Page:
I have talked before about the dangers of leaving a mask on too long. Today I would like to talk about the many different masks survivors wear, the reasons we wear them and the danger of becoming too attached to the mask.
There are many different reasons events that could make a person adopt a mask, but the underlying reason is the same. “Fear”! Fear of appearing to be a failure, fear of someone finding out your past, fear of looking weak or emotional. But fear is a dangerous bedfellow and can easily make you lose yourself altogether.
Those very things in our past, the hurts and insecurities are begging for release and releasing them leads to freedom. The first step to removing the mask is realizing what mask you wear most. The people pleaser? I have to do everything for everyone or they won’t like me. I will put him first and he will love me. Or maybe its the perfectionist? I must stay in control and do everything right. I crave help but I am afraid to ask or accept it. The I must be attractive all the time mask? If I must be beautiful to be worthy of love. There are of course others. The approval mask or the performer, and many wear different masks at different times or even multiple masks. Doesn’t it get tiring?
To begin to take off the masks though, we must face our past hurts, traumas and experiences and discover how they came to be. Maybe it goes back to winning a parents approval as a child, a negative relationship or a traumatic experience. I will acknowledge that for me this exercise helped me to realize how many masks I wear and how they have led to more negative experiences that in turn created new masks. It has been eye opening to realize how many I still wear and how they have piled up.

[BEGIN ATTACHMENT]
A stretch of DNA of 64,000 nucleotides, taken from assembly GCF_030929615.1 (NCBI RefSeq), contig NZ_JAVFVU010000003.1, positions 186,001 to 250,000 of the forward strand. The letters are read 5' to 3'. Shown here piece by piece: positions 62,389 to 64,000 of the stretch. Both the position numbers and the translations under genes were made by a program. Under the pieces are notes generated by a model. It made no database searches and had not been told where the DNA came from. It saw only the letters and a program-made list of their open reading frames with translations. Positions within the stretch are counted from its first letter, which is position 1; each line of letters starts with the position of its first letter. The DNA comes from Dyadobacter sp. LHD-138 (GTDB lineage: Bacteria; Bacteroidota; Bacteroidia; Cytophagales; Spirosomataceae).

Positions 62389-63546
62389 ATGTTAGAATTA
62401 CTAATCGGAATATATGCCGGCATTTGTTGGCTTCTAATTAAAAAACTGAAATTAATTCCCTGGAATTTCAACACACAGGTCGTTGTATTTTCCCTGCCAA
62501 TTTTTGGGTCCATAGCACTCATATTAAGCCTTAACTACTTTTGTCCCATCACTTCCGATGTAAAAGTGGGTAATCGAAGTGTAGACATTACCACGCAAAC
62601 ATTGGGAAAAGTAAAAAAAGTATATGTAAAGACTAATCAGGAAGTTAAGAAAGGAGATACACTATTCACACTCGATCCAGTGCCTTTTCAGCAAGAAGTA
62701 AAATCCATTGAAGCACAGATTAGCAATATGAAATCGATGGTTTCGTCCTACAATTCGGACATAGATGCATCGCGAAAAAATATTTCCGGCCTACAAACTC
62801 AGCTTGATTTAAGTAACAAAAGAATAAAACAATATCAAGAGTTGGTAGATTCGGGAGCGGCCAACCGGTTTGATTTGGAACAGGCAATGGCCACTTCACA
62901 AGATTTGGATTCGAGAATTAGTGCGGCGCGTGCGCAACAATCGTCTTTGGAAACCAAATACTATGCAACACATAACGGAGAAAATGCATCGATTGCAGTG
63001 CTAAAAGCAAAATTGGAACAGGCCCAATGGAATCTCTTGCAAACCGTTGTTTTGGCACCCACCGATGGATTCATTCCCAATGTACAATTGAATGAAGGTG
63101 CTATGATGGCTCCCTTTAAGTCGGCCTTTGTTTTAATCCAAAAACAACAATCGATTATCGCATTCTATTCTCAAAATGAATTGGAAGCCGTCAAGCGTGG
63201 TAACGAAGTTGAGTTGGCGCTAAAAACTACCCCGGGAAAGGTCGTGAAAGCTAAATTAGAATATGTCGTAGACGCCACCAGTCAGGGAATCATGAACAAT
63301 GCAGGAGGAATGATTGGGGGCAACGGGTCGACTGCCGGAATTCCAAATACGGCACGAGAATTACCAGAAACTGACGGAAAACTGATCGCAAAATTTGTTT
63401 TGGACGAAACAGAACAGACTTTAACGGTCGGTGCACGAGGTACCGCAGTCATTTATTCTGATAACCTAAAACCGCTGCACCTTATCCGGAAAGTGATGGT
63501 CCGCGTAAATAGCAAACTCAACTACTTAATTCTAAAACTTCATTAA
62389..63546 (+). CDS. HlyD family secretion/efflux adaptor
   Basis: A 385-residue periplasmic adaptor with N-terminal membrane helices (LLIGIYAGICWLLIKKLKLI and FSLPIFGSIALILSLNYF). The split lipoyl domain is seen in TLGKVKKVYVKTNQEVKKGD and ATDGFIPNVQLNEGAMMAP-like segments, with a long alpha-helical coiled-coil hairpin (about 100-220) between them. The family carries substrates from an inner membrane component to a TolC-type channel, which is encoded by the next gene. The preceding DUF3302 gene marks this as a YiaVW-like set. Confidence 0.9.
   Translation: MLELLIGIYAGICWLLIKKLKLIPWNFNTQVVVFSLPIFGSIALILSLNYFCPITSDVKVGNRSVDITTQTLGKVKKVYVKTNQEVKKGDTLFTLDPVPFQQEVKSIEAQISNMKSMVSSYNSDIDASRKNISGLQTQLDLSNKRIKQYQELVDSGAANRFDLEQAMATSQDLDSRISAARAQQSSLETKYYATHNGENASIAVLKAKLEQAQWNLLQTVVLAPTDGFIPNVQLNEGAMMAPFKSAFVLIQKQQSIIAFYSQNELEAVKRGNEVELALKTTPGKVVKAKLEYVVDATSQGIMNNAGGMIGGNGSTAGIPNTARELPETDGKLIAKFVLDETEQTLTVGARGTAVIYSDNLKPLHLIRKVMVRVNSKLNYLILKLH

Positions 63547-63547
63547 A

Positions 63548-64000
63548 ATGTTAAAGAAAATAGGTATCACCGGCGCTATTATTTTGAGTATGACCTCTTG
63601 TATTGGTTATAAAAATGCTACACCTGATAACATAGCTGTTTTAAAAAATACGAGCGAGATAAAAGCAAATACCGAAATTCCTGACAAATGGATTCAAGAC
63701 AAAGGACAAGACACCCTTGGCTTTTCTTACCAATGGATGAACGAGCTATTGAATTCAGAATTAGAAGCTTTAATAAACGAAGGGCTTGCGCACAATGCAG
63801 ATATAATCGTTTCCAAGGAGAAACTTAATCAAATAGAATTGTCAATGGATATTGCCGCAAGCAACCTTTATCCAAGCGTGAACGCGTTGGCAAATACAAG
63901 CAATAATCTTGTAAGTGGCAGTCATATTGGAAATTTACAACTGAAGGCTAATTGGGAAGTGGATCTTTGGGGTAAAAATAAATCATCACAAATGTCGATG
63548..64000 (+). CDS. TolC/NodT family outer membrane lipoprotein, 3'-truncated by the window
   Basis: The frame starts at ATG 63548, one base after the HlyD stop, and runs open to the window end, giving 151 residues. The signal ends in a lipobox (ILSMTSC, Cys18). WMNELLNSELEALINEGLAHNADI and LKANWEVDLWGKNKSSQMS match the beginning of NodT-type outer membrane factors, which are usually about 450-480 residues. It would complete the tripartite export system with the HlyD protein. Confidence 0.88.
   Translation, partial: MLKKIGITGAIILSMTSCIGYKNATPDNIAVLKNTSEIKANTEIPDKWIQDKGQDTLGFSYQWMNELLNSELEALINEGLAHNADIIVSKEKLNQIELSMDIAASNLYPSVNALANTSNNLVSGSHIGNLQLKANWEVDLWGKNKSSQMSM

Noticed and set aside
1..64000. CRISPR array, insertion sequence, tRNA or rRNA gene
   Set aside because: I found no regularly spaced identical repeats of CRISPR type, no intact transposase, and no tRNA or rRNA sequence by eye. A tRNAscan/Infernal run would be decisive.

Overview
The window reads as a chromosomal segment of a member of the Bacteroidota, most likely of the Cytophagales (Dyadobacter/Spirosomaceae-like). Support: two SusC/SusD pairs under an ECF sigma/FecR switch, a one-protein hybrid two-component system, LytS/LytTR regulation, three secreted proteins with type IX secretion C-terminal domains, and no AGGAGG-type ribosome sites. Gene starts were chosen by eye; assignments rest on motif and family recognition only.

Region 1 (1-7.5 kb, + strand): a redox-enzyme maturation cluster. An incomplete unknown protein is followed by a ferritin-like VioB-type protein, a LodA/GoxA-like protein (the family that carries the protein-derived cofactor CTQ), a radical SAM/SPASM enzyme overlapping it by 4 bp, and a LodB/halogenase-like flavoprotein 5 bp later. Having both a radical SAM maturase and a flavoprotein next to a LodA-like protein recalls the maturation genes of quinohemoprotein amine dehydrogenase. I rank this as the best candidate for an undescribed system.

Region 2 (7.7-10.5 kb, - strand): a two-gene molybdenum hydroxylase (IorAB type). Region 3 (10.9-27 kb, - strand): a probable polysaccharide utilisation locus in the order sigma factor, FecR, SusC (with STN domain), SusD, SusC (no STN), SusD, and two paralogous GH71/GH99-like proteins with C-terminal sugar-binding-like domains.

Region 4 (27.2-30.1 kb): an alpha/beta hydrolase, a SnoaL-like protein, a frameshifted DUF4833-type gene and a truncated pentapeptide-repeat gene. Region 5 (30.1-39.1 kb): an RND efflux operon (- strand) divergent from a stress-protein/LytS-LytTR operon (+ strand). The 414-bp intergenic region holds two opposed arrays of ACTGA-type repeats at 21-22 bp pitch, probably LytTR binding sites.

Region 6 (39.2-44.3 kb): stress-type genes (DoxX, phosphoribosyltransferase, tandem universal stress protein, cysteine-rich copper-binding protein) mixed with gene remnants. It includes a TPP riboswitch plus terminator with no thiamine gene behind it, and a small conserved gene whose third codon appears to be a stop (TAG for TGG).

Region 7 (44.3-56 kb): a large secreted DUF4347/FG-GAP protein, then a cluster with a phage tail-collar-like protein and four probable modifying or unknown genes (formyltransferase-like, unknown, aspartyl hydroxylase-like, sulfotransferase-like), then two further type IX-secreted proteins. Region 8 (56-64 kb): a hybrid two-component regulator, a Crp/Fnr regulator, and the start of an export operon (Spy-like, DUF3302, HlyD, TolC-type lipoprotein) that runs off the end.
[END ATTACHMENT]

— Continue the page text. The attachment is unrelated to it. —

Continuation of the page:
I have also realized how much of my true self and beauty is hidden and how revealing it can lead to true contentment. To not be afraid to speak up about something you feel is unfair, to allow someone to see your weaknesses, to accept help from someone or actually trust another person. In order to accomplish any of these we must learn to remove the mask and trust that everything will be ok. That the people that truly love us can handle it and those that don’t we don’t need in our lives anyway. That God does have a plan for us but by wearing the mask we are hiding our potential to live out his plan.
So how do we learn to take off the mask? Although everyone is different, my suggestion is that you first identify your masks and the events that caused it. Then, as hard as it sounds, you face your negative experiences, fears and traumas and you forgive and continually forgive anyone that harmed you. Lastly you put your faith fully in Gods plan for you. Lean on him and his words for comfort and strength. And if you still struggle, reach out to someone. A therapist, friend or family member and let them know what you are struggling with, what masks you wear and why. Voicing your story is difficult but cleansing at the same time, and it may help someone else you know take off their mask.
Its hard anymore to look at any news or social media outlet without seeing a new sex scandal. At first, as a previous victim myself, I was proud of these women. Speaking up, coming forward to help others with their stories, but now I find myself conflicted. It seems to be becoming a very easy, too easy, way to get known, be relevant, get past a problem or just get even with someone. Don’t get me wrong, the women that actually were abuse or assaulted have every right to speak up, but doesn’t society also have an obligation to at least do some research or critical thinking before just declaring someone guilty? Isn’t that a form of abuse too?
There have now been several stories where even the “victim” admits that at the time it was consensual, but after more thought…..or decades of reflection, has decided that it made her feel “bad” so now she is accusing someone of assault and because its good headlines, we (as a society) immediately declare that person guilty. Bad or badly advised sex is not sexual assault, its poor judgement.